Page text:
What I’ve learned from this experiment in warp rep:
1) The Dyer & Philips loom does appear to be better at weaving with closely sett yarns, thanks to it’s method of raising and lowering shafts at the same time.
2) I really have been a mental clutz lately. I thought I’d taken the wpi for the cotton from my weaving class notes but I mistakenly used the one for the Bendigo Classic yarn.
3) So I re-threaded the reed. I had it in my head that the sett needed to be double what you use for tabby. No, it needs to be double the wpi – four times what you use for tabby. Which means I could only weave a four inch wide strip on the number of heddles I have…
4) … if I’d bothered un-weaving what I’d done and re-threading again. I didn’t, because when looking for information on rep I eventually found a q&a where the answer was that 8/2 cotton wasn’t a good choice for warp rep, as it’s fuzzy and will stick to itself when sett that closely. Mercerised cotton is better as it’s smoother – yet it shouldn’t be rope-like as it’s suppose to flatted out to cover the weft.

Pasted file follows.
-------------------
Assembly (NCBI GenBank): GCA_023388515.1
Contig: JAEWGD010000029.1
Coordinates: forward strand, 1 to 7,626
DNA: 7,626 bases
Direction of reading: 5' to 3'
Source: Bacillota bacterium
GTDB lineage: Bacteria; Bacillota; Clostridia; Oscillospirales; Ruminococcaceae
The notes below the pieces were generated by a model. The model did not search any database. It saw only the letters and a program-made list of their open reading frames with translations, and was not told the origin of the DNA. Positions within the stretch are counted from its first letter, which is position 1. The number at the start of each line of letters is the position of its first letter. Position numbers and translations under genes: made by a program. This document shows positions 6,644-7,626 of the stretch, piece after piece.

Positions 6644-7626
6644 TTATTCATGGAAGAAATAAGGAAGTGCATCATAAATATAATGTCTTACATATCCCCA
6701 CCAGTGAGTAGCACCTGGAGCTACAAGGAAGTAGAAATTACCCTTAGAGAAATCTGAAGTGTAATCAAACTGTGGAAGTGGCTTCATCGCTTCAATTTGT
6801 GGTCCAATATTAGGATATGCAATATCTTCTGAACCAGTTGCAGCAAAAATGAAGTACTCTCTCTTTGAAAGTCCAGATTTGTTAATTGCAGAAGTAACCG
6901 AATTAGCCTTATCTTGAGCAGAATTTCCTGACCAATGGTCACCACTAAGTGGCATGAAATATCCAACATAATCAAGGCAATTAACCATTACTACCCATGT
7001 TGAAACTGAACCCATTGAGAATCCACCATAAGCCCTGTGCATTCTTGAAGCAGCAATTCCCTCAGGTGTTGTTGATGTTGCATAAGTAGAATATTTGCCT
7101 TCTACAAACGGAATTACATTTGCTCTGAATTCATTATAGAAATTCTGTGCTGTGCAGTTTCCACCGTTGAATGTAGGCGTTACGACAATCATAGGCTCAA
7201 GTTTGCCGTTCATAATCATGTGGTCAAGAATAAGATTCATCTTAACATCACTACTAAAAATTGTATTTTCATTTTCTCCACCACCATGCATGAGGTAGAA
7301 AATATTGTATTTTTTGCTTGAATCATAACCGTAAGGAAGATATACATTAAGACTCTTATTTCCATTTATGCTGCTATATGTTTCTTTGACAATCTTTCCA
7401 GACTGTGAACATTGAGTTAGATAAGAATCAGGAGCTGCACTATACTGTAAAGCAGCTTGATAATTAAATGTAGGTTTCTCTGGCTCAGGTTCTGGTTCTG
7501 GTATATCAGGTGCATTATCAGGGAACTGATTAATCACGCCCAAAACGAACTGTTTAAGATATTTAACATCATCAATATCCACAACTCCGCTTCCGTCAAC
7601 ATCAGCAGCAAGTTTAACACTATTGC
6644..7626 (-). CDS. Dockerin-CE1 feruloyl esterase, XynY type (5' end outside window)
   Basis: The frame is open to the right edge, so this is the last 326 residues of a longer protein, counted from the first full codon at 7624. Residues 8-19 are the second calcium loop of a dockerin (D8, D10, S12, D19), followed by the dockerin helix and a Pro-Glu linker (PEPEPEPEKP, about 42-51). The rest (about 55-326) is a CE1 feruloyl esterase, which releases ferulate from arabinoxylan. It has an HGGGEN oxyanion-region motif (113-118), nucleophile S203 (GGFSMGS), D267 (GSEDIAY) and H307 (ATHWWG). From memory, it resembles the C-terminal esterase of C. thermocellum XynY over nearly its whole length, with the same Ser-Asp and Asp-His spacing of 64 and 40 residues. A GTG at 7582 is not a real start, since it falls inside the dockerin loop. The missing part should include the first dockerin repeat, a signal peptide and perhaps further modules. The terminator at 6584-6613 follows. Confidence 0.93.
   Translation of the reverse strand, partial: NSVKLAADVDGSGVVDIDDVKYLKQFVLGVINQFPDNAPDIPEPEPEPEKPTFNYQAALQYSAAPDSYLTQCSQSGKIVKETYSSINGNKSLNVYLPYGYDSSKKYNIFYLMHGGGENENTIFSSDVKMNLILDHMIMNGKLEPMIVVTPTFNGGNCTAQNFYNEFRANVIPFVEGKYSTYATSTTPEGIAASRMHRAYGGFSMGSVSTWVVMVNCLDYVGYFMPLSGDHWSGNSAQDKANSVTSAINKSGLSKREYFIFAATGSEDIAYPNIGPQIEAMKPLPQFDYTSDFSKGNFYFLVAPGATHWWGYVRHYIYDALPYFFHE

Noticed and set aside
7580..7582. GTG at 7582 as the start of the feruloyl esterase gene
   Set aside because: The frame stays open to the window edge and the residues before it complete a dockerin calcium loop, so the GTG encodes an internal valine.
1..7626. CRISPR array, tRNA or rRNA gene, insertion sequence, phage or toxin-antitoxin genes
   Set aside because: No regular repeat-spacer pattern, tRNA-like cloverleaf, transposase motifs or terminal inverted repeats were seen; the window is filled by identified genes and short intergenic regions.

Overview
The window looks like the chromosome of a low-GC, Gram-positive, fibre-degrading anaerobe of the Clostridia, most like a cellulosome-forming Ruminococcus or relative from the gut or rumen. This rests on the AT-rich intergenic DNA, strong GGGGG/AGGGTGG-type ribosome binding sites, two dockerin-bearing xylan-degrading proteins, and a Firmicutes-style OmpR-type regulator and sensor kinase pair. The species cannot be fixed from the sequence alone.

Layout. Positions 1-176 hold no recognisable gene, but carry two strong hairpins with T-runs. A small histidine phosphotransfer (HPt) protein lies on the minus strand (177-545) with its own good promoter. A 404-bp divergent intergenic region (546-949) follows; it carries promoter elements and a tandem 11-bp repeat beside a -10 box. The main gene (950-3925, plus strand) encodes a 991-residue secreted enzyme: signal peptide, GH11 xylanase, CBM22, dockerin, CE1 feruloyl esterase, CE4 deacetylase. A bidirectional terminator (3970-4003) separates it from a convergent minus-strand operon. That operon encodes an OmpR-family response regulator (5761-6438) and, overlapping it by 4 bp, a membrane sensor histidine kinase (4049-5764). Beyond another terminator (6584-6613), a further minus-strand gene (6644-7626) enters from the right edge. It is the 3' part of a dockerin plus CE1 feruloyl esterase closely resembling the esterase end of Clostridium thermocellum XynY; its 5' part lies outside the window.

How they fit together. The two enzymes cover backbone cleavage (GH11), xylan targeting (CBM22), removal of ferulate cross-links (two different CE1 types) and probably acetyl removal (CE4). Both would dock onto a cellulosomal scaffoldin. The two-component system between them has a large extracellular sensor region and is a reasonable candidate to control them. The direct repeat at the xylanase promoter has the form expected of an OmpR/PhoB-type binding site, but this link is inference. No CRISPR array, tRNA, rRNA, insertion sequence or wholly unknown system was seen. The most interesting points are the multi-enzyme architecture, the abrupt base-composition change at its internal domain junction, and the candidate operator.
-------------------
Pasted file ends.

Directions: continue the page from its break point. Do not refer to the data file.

5) I didn’t bother using a thick and thin yarn, as I was only testing to see if the loom would cope. However, from watching videos I can see it would be very satisfying to see a pattern emerge.
6) Rep takes ages to thread thanks to the insane number of warp ends, but weaves really fast. A really good tip I picked up was to use doubled warp ends – covers the weft well but is faster to thread and doesn’t use as many heddles.
7) It is still not quite worth buying a book on rep yet. I’m resisting, because there’s no point buying a book on a weave structure only to discover your loom isn’t suited to it. However, if I remember next time I’m at the Guild, I’ll see if I can borrow one.
8) I kinda want to buy a countermarch floor loom now. I won’t though. No room for it!